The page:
The inclusion of a dragon in this intriguing painting suggests that the subject references Saint George, who according to legend tamed and slayed a dragon. However, the specificity with which the features of the sitter are represented indicates that the painting is a portrait. The man’s identity is unclear. A helmet rests near him. The flag’s design is that of the battle flag of the Order of the Knights of Malta. Contrasting with the heroic narrative suggested by these accoutrements are the elegant, decorative costume of the subject, his slender form, and his inscrutable expression.
The attribution of the painting has been the subject of considerable debate and has evoked the names of several major Italian artists of the 16th century, among them
Caletti often deliberately worked in the styles of Dosso and the great Venetians. The National Gallery of Art painting shows especially striking similarities to some of Caletti’s etchings.
This handsome picture has presented something of a puzzle since it first appeared on the art market. It entered the Gallery’s collection in 1937 with an attribution to
NGA Board approval October 4, 1984. The title The Standard Bearer was adopted on February 1, 1941; previously, from the time of acquisition, it was known as Portrait of a Man with a Flag.
The specificity with which the features of the sitter are represented indicates that the painting is a portrait. Beside the sitter rests a helmet, elaborately decorated with gilded relief.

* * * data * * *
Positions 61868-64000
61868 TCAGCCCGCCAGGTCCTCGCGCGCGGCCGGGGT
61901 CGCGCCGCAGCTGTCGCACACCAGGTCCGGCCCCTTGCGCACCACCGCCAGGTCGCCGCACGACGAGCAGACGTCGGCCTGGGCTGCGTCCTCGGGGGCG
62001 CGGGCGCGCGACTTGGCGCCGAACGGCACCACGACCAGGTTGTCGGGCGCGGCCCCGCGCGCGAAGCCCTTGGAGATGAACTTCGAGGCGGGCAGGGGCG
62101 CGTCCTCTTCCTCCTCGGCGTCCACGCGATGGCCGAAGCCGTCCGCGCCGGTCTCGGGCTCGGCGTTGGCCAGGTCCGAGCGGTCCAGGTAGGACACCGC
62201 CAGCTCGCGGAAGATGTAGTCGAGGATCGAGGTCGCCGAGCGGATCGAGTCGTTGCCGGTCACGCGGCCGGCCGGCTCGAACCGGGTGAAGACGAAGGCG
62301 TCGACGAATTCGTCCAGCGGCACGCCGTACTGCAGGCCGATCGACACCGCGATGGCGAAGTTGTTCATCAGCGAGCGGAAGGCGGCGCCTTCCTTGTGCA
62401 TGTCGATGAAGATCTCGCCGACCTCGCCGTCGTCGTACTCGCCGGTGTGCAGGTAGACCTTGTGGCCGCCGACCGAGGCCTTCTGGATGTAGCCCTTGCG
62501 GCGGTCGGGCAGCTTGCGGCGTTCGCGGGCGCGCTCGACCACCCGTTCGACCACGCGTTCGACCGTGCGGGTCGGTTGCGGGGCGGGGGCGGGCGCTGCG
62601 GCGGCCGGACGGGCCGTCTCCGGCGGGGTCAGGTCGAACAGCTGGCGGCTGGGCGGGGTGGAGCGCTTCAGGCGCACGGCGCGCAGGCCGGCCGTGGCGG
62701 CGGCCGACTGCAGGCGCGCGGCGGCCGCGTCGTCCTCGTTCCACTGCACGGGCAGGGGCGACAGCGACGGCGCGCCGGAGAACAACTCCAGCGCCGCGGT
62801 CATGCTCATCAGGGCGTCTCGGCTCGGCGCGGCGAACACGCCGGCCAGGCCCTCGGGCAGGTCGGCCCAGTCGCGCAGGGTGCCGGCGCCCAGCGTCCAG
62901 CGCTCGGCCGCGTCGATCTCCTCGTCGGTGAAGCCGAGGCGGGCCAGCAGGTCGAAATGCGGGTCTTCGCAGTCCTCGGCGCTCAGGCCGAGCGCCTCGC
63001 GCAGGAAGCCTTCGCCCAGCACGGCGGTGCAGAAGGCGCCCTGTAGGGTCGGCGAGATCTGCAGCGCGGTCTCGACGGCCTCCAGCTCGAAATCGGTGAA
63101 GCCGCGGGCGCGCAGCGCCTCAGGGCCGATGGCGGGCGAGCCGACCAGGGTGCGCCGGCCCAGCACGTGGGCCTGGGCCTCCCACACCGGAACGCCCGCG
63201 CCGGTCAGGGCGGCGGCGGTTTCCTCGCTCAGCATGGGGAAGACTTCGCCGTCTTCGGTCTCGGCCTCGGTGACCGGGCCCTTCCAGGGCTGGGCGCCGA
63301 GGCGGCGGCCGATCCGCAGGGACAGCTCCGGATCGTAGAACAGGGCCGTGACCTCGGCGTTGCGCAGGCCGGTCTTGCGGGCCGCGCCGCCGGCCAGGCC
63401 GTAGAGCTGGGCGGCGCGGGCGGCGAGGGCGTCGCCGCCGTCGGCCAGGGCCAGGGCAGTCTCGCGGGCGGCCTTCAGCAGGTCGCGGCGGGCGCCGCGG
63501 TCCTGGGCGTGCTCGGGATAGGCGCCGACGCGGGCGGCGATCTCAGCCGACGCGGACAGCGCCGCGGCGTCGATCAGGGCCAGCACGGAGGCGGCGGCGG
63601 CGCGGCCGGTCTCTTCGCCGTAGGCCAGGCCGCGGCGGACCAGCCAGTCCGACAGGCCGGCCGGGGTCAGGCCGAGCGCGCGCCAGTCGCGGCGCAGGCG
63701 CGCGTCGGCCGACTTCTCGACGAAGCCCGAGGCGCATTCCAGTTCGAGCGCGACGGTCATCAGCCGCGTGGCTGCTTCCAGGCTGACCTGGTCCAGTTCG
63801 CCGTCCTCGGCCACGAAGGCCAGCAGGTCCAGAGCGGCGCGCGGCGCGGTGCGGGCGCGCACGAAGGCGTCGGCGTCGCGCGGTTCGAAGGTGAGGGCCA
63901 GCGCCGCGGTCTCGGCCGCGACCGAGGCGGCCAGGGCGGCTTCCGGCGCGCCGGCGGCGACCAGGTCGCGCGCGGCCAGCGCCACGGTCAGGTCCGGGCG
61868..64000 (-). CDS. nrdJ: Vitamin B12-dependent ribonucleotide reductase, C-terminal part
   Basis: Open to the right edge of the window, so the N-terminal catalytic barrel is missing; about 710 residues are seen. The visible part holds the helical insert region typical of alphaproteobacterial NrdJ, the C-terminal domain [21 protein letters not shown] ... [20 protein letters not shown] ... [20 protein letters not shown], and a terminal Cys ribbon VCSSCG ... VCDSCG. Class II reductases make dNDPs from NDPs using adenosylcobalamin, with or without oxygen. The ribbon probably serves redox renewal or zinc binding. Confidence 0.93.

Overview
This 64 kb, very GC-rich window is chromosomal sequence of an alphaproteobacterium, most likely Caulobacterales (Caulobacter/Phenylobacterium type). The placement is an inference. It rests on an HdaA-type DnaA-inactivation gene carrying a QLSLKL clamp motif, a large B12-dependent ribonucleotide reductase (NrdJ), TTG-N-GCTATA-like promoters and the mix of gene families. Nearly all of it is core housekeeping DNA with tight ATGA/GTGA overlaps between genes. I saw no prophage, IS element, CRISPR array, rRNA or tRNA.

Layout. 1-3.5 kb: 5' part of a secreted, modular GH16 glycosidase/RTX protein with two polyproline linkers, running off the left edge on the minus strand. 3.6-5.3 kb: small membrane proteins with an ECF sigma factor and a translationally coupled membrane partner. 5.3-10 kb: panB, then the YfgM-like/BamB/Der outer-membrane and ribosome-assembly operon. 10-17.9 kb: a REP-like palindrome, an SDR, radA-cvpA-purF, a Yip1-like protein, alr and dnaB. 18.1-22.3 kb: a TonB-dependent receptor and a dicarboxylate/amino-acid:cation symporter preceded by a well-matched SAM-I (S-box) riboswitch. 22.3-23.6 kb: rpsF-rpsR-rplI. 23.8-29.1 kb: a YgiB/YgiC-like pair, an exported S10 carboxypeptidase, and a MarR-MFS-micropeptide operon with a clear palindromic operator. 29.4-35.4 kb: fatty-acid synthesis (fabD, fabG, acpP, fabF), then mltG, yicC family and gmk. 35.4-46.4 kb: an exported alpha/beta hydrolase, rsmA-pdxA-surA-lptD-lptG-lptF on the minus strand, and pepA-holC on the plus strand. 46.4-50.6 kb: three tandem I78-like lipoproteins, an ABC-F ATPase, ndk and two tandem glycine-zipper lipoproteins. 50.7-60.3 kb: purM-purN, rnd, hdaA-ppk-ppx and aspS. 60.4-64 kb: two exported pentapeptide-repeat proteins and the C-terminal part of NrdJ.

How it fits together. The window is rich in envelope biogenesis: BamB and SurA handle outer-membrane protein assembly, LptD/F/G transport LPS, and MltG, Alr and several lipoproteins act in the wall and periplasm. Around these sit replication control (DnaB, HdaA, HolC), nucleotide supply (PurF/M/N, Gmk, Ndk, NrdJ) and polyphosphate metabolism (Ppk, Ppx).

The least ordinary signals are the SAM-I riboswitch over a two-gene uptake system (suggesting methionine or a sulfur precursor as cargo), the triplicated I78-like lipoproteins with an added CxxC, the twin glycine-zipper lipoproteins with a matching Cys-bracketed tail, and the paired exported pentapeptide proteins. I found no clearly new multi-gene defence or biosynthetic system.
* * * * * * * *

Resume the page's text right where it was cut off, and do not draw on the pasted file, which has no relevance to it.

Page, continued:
The helmet, decorated in pseudoclassical style with relief ornament, including foliate scrolls, gilded in the style known as damascening (or the less expensive pseudodamascening), is similar to the “Morosini Helmet” in the Gallery’s collection, 1942.9.356. Armor of this type was a specialty of Milan from about 1530 to 1555. See Carolyn C. Wilson, Renaissance Small Bronze Sculpture and Associated Decorative Arts at the National Gallery of Art (Washington, DC, 1983), 144; Heroic Armor of the Italian Renaissance: Filippo Negroli and His Contemporaries (New York, 1998), no. 67, repro., as “Visored Burgonet by Master AP.”
The Latin cross, as distinct from the more familiar eight-pointed Maltese cross, appeared on the battle flag of the order. Today, the white Latin cross on a red field is the flag of the Sovereign Military Order of Malta. The white Latin cross on a red field appears in a near-contemporary series of paintings depicting the 1565 siege of Malta by Matteo Perez, now in the National Maritime Museum, Greenwich. A 1629 engraving by Joseph Furtenbach (Musée de la Marine, Paris) shows one of the order’s galleys bearing banners and flags with the same emblem. Pinturicchio’s frescoes in Siena Cathedral depict Niccolò Aringhieri wearing the emblem on his armor; see H. J. A. Sire, The Knights of Malta (New Haven and London, 1994), 88, repro., and pl. 3.
The medal holding the plumes on the sitter’s cap appears to depict a reclining, clothed female figure. Nothing further can be determined of its subject. See Yvonne Hackenbroch, Enseignes (Florence, 1996), 124.
The style of the picture is eclectic, combining elements of
Bernard Berenson, Pitture italiane del Rinascimento (Milan, 1936), 151; Edoardo Arslan, “Una Natività di Dosso Dossi,” Commentari 8 (1957): 260; Edoardo Arslan, Le pitture del Duomo di Milano (Milan, 1960), 33. Copies of undated manuscript opinions by Fiocco and Van Marle are in NGA curatorial files, as is a more tentative undated manuscript opinion by Berenson (“most likely Dosso, though hard to tell in the photo”).